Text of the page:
Former Supreme Court justice Louis D. Brandeis once said, “We may have democracy, or we may have wealth concentrated in the hands of a few, but we cannot have both.”
Professors Ian Ayres and Aaron S. Edlin say we have reached the Brandeis tipping point. Yet even while acknowledging this level of inequality undermines democracy, rather than try to reverse the trend, they propose a mechanism that would simply cap it. I guess this falls under the category, better than nothing.
What we call the Brandeis Ratio — the ratio of the average income of the nation’s richest 1 percent to the median household income — has skyrocketed since Ronald Reagan took office. In 1980 the average 1-percenter made 12.5 times the median income, but in 2006 (the latest year for which data is available) the average income of our richest 1 percent was a whopping 36 times greater than that of the median household.
Brandeis understood that at some point the concentration of economic power could undermine the democratic requisite of dispersed political power. This concern looms large in today’s America, where billionaires are allowed to spend unlimited amounts of money on their own campaigns or expressly advocating the election of others.
We believe that we have reached the Brandeis tipping point. It would be bad for our democracy if 1-percenters started making 40 or 50 times as much as the median American.
Enough is enough. Congress should reform our tax law to put the brakes on further inequality. Specifically, we propose an automatic extra tax on the income of the top 1 percent of earners — a tax that would limit the after-tax incomes of this club to 36 times the median household income.
Importantly, our Brandeis tax does not target excessive income per se; it only caps inequality. Billionaires could double their current income without the tax kicking in — as long as the median income also doubles. The sky is the limit for the rich as long as the “rising tide lifts all boats.” Indeed, the tax gives job creators an extra reason to make sure that corporate wealth does in fact trickle down.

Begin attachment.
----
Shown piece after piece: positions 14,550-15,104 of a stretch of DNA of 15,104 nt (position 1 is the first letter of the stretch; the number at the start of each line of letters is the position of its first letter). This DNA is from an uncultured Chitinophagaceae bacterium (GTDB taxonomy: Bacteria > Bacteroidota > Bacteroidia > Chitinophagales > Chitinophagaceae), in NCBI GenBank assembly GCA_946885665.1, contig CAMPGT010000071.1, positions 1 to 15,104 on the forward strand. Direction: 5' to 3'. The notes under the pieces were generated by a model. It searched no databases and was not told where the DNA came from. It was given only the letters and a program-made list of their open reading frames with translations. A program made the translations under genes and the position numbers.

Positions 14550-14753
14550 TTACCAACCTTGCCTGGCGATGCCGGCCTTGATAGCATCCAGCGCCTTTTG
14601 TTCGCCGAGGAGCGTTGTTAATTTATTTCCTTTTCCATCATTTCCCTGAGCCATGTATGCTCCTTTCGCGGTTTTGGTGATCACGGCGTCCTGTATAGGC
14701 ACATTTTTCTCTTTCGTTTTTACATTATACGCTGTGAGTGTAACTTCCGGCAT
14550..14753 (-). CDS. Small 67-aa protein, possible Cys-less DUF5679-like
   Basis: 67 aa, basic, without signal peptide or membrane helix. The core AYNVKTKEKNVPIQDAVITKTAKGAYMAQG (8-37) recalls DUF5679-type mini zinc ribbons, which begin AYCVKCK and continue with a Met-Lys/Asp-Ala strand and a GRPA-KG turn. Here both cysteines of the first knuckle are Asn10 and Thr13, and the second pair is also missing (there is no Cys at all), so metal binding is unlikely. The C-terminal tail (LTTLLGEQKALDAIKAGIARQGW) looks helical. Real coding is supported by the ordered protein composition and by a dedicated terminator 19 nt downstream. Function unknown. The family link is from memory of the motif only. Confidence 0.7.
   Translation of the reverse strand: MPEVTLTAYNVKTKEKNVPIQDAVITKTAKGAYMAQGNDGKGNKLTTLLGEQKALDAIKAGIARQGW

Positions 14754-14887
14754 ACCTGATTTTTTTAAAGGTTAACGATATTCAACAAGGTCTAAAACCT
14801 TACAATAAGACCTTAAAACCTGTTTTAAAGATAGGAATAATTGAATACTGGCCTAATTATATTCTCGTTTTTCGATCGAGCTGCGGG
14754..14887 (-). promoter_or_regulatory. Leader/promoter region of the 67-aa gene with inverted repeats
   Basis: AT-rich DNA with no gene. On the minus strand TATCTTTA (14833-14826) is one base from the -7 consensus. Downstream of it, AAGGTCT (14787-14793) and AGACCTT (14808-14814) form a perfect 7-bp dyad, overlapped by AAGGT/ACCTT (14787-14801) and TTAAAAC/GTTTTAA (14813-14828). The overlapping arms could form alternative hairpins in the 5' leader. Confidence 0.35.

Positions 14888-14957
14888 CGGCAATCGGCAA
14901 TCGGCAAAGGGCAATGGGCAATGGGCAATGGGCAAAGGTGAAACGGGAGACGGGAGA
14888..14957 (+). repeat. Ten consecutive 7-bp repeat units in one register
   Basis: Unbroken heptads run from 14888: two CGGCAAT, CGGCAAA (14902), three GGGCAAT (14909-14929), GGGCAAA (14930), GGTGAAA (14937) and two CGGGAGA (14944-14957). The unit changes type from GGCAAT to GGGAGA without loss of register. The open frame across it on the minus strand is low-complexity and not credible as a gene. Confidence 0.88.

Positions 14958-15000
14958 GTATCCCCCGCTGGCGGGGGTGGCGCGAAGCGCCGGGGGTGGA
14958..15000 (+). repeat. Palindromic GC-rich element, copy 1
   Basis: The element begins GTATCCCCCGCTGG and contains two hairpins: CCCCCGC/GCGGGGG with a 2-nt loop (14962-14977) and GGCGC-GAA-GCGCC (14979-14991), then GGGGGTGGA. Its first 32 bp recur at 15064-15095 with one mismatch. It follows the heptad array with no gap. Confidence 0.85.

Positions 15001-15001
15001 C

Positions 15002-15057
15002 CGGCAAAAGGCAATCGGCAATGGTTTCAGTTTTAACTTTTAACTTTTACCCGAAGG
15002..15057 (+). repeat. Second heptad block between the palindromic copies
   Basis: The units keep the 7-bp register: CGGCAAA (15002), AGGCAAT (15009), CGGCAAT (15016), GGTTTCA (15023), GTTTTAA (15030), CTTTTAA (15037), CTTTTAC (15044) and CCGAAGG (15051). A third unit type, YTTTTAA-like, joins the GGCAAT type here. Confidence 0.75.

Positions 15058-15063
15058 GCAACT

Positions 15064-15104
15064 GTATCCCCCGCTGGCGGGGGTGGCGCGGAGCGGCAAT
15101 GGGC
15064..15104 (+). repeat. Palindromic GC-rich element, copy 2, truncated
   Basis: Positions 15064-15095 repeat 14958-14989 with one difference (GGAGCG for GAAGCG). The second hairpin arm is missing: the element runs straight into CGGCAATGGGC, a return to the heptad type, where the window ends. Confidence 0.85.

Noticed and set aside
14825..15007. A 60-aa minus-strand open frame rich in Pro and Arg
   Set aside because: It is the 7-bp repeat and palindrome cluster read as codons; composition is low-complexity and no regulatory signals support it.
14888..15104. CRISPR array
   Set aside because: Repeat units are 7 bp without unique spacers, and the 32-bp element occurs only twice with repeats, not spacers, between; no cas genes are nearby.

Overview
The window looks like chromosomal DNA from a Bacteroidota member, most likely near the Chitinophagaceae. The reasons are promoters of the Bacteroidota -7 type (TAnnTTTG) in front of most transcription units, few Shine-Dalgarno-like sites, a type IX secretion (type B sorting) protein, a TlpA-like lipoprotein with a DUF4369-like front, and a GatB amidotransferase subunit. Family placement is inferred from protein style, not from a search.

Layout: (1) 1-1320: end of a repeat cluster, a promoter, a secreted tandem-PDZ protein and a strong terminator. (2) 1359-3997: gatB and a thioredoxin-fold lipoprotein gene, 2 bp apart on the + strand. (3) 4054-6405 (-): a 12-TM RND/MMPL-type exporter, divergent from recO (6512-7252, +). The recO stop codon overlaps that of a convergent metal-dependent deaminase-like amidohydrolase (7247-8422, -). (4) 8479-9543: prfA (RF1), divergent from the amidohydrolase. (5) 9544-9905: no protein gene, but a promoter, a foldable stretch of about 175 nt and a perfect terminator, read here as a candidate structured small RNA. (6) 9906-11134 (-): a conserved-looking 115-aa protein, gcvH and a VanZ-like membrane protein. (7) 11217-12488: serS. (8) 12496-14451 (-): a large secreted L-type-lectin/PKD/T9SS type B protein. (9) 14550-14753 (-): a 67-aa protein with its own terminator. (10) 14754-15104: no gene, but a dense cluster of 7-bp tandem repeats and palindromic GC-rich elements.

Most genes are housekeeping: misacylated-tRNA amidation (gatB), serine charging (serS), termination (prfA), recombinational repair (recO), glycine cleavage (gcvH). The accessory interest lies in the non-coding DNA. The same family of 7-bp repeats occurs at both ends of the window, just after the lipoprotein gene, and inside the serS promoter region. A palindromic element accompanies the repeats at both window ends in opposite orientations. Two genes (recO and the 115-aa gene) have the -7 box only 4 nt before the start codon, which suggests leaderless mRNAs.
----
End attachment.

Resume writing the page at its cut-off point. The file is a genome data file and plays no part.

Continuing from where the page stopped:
The New York Times reports on the property market for those with ‘infinite money’: Pierre Buljan guided his black Mercedes S.U.V. around the winding roads of the Hillsborough hills and into Atherton, where the mansions of Silicon Valley technology barons hide behind thick stone walls, wrought-iron gates and tall, manicured hedges.
“These people have essentially infinite money,” said Mr. Buljan, who has been a Realtor on the Peninsula for more than 30 years. He pointed at a sloping four-acre property that included a large redwood grove with a private creek.
“If someone falls in love with a property like this,” he said, “the price doesn’t matter.”
Everywhere Mr. Buljan turned, a historic transition was under way. A generation ago, many of these properties were second homes for San Francisco’s elite families. These days, most are being bought, for cash, by international tycoons or the youthful leaders of local technology companies.
While the wider Bay Area has suffered, along with the rest of the country, with falling property values and rising foreclosures, the luxury housing market has remained robust, analysts said. That is especially true in Silicon Valley, where an arms race for talent among emerging social networking companies has raised salaries for executives and engineers, and a resurgent market for initial public stock offerings is creating hundreds of new millionaires.
Some of the sales are eye-popping. In March, the Russian billionaire Yuri Milner, an investor in Facebook, Groupon and Zynga, bought a French-style chateau in Los Altos Hills for a reported $100 million. Some buyers have hidden their identities behind companies.
In September, an Atherton estate formerly owned by the great-grandniece of Levi Strauss sold for $53 million, while the home of Sue Burns, a major investor in the San Francisco Giants, was sold for $20 million by her estate.
“It’s going to take a while for the wider economy to recover, but there are enough people to make a difference at the high end of the housing market,” keeping demand high, said Steve Levy, director of the Center for Continuing Study of the California Economy, a think tank in Palo Alto, where the median single-family home price last week was $1,838,750.